But, do you think that the Texas sage shrubs will fit in this area once they start to grow toward their mature size of 6 – 8 feet?

I don’t think so.

Over-planting occurs when people don’t allow for the mature size of the plants.  Of course, new plants look rather small and somewhat straggly once first planted, which often leads to over-planting to make the new area look more attractive.

That is what happened to this area below…

sustainable landscape

Would you believe that the shrubs planted above are actually the same as those shown below?

sustainable landscape

It’s true.  The only difference is that in this space, the mature size of the shrubs was taken into account, so there was no over-planting taking place.

Think about how much less money and maintenance this area uses compared to the previous area?  There are fewer plants, less maintenance and it looks much nicer!

Mistakes #1 and 2 lead us to…

MISTAKE #3:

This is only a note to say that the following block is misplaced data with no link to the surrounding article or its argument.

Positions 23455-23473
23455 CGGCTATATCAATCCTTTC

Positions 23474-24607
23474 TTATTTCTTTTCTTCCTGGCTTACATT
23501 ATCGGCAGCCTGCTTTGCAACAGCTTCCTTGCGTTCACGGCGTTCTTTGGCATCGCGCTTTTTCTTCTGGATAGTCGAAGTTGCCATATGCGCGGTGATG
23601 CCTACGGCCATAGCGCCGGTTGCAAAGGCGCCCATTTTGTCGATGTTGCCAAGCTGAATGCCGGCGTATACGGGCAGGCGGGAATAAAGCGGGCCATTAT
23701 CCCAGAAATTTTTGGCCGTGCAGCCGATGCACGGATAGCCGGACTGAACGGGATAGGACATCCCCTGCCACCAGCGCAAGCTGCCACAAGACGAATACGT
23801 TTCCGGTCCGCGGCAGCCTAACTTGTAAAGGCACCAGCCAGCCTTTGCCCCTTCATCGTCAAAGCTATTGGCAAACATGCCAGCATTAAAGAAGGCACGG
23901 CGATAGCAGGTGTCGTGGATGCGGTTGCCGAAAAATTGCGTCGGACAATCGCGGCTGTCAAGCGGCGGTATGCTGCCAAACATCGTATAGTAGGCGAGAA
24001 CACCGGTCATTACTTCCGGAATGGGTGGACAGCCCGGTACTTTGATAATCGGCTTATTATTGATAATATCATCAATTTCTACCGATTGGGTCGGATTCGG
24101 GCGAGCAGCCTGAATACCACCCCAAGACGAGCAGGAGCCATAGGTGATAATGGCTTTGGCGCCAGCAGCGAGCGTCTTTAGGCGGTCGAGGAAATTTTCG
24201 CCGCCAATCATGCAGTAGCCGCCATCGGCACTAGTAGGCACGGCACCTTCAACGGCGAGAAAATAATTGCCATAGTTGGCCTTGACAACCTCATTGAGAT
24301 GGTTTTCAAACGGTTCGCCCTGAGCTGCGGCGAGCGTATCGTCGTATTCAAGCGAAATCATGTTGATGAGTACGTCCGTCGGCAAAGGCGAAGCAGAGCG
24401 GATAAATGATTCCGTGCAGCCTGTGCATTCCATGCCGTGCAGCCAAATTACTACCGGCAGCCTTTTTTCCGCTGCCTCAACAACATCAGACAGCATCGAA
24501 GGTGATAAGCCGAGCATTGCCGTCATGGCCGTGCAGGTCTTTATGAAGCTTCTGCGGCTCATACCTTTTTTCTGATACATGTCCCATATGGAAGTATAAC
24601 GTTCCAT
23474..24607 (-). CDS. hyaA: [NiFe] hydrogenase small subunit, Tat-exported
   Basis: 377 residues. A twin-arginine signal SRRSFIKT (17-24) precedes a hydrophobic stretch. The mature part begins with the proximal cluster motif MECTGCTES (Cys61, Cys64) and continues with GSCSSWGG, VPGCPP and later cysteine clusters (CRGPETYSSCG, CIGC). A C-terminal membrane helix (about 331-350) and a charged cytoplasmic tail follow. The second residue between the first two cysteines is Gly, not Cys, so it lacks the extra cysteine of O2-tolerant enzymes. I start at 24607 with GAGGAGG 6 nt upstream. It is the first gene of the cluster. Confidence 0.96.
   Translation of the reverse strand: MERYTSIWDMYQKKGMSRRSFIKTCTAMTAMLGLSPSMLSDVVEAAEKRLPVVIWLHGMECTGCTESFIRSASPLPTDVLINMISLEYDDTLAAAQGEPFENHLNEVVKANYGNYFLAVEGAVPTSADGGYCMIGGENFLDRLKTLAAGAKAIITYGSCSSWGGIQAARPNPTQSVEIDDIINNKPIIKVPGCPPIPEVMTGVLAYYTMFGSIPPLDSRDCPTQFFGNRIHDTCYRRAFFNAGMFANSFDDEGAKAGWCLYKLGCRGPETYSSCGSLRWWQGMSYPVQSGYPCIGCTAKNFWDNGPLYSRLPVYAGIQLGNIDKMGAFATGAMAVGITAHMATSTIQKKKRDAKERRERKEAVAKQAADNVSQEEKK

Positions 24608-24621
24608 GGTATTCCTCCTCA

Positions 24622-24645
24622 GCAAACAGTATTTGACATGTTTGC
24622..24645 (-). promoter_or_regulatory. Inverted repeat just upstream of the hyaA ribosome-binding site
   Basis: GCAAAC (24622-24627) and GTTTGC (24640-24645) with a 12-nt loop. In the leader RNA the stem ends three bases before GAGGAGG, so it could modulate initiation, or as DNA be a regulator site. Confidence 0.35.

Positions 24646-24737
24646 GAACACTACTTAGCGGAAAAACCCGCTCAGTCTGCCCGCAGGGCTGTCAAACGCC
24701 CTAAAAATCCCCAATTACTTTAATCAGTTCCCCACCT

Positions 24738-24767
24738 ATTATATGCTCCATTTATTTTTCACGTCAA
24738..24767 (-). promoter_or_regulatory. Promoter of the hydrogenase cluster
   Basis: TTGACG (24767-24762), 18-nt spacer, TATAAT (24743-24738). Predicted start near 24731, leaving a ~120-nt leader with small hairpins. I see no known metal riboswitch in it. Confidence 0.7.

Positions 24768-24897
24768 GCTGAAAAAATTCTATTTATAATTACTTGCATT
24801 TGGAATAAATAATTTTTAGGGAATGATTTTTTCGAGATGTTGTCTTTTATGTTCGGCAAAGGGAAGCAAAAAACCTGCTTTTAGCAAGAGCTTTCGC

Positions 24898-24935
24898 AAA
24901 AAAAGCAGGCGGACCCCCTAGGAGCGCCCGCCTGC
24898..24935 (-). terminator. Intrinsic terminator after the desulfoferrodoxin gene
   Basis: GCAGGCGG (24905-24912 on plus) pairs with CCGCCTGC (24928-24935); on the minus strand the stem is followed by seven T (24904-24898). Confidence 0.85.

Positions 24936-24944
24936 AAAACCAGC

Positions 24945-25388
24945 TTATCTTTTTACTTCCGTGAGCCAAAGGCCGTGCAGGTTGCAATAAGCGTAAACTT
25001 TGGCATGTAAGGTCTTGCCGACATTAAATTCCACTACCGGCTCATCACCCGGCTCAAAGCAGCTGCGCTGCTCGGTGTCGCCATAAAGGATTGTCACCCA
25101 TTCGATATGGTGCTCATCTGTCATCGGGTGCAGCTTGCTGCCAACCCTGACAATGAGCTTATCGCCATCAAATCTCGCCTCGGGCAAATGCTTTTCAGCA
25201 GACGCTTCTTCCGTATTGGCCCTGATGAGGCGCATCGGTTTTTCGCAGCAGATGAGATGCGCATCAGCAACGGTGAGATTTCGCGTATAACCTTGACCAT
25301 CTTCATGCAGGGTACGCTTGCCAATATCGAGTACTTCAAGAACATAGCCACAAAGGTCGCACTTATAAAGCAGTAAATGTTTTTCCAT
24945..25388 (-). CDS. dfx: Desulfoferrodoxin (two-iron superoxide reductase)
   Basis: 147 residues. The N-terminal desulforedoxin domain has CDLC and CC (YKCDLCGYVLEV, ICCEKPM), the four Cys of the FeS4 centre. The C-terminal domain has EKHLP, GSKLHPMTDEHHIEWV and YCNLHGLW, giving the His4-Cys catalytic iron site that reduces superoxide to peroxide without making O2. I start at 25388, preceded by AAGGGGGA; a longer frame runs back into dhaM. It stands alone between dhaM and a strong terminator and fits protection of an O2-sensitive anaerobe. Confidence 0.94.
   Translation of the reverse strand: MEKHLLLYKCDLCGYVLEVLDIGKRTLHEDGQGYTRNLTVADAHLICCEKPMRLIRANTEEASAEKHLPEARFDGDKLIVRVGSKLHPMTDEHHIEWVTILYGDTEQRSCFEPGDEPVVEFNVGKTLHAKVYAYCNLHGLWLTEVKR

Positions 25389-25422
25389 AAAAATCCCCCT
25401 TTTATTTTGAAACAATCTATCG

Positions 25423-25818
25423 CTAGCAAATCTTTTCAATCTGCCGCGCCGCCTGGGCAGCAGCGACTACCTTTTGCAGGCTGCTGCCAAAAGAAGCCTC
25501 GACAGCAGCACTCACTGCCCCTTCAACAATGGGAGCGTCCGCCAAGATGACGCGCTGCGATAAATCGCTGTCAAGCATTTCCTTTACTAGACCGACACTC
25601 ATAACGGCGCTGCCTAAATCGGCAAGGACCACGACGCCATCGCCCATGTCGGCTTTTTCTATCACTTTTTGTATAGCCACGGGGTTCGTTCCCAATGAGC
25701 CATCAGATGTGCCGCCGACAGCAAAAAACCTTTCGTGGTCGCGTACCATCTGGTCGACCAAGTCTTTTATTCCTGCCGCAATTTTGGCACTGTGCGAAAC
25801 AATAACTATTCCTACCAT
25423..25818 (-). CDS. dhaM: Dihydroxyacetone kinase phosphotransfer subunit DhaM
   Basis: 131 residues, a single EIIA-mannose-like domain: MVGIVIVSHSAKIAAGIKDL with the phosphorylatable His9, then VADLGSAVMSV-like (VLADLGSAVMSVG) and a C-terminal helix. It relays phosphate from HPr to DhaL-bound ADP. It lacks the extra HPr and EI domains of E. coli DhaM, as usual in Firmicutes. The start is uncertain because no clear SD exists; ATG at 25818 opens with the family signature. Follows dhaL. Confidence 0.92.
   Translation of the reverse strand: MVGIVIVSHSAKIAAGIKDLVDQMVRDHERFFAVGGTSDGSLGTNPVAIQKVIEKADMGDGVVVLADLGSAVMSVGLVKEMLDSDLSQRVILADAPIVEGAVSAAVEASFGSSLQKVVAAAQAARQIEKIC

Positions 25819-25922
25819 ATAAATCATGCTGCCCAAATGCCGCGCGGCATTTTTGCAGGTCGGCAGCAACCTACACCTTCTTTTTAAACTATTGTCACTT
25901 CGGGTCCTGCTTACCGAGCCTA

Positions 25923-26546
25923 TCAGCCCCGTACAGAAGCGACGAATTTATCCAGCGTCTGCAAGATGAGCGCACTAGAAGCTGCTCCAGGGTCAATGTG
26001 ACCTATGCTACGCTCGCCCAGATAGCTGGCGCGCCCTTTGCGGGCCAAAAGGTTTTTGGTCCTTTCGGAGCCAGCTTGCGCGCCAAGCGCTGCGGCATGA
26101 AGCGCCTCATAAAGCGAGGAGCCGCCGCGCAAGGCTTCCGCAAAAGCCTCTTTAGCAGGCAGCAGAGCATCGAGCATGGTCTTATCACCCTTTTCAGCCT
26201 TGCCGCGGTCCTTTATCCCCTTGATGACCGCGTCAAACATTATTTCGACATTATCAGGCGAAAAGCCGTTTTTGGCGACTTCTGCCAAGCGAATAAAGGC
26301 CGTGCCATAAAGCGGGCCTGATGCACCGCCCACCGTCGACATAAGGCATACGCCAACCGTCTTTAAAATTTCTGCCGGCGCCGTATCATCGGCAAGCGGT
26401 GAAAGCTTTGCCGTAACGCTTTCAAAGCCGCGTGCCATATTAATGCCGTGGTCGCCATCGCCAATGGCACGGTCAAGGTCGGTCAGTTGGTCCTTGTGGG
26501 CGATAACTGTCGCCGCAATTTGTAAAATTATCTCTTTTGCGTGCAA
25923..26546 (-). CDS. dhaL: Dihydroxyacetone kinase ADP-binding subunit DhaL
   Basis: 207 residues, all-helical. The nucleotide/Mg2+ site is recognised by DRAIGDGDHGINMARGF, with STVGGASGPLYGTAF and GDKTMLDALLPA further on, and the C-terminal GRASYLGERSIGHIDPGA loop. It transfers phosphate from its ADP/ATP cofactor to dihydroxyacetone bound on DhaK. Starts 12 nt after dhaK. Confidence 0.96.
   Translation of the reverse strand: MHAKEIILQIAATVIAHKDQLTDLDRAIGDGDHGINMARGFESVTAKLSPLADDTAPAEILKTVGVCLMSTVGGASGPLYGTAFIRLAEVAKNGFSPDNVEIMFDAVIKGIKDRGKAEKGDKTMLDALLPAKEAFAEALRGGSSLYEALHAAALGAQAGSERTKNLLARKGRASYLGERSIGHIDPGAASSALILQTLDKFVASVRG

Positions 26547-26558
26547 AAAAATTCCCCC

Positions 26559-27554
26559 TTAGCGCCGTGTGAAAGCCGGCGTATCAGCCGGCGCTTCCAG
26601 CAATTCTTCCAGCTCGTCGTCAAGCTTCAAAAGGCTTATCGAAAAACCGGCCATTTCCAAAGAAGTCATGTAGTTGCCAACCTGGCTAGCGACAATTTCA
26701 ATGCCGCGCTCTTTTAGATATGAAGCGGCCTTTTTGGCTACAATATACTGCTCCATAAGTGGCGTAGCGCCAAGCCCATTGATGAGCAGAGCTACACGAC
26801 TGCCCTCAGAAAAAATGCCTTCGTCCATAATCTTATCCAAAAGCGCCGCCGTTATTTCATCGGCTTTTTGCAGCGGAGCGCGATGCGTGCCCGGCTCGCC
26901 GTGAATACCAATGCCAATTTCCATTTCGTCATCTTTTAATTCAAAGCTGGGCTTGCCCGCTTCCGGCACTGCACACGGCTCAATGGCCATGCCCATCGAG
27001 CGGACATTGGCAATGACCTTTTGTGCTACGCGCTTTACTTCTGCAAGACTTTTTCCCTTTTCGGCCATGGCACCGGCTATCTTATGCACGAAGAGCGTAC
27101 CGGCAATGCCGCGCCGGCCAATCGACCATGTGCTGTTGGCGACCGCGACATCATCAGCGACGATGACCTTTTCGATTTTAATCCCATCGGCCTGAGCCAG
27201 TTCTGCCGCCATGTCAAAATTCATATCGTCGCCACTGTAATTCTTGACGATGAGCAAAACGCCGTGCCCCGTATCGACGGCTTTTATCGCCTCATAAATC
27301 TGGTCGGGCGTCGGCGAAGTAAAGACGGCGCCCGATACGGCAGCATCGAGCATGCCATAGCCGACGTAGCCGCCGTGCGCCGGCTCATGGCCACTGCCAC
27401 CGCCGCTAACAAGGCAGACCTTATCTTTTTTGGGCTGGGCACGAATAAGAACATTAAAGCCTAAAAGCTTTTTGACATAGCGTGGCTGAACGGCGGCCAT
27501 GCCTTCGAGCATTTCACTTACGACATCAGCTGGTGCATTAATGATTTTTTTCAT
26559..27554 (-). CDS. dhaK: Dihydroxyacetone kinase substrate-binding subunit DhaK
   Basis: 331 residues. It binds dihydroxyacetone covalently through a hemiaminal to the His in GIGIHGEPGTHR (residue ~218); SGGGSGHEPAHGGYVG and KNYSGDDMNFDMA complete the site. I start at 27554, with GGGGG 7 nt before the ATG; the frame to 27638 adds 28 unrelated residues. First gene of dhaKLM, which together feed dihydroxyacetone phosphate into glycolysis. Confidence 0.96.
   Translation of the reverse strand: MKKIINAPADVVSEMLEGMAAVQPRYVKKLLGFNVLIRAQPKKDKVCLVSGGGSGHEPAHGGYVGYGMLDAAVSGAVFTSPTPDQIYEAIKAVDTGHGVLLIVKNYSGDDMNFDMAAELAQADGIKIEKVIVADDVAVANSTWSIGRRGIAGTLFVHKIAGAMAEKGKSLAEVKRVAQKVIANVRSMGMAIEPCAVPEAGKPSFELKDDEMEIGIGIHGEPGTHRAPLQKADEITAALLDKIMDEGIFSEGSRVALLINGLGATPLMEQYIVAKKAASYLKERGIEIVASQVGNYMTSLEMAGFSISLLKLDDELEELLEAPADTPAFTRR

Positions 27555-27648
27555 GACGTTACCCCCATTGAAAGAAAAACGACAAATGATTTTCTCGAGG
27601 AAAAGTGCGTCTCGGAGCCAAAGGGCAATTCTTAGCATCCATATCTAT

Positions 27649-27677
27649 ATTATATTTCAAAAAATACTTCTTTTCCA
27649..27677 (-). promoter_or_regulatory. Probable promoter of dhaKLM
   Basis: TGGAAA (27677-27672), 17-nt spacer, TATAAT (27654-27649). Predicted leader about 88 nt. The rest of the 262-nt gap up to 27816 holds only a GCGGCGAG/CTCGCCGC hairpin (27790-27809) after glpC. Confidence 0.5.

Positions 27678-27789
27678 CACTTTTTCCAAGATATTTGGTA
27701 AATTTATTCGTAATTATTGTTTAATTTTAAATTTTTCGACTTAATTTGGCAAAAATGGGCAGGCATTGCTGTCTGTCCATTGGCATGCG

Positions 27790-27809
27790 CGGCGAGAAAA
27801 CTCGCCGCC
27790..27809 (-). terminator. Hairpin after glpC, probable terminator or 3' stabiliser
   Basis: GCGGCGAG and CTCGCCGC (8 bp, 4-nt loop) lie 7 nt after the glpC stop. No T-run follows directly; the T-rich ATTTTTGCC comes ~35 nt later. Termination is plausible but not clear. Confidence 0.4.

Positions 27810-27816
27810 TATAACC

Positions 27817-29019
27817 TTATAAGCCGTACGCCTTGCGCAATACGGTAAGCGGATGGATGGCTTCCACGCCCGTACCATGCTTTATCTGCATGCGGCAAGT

Excessive pruning.

sustainable landscape

So, what do you think people do if their plants are planted to closely together – they prune them…a lot!

Drive-thru’s are places that you can usually find over-planted landscapes.  The one above is filled with 2/3’s more plant material then is needed.

The over-pruned shrubs in the forefront are actually Valentine (Eremophila maculata ‘Valentine’) shrubs, which look much more attractive when not over-pruned.

sustainable landscape

There are 3 Valentine shrubs in the photo above that are allowed to grow to their natural shape after their annual pruning in May.

sustainable landscape

These silver sage shrubs at our local Costco store have also been over-pruned due to the fact that they were planted too closely together.

Over-pruning often leads to artistic expressions…

'Abstract Art'

‘Abstract Art’

Mushrooms

‘Mushrooms’

Cupcakes

‘Cupcakes’

sage shrubs

Words fail me attempting to describe the pruning  of these sage shrubs.

Here are some interesting facts about over-pruning that you may be surprised to hear.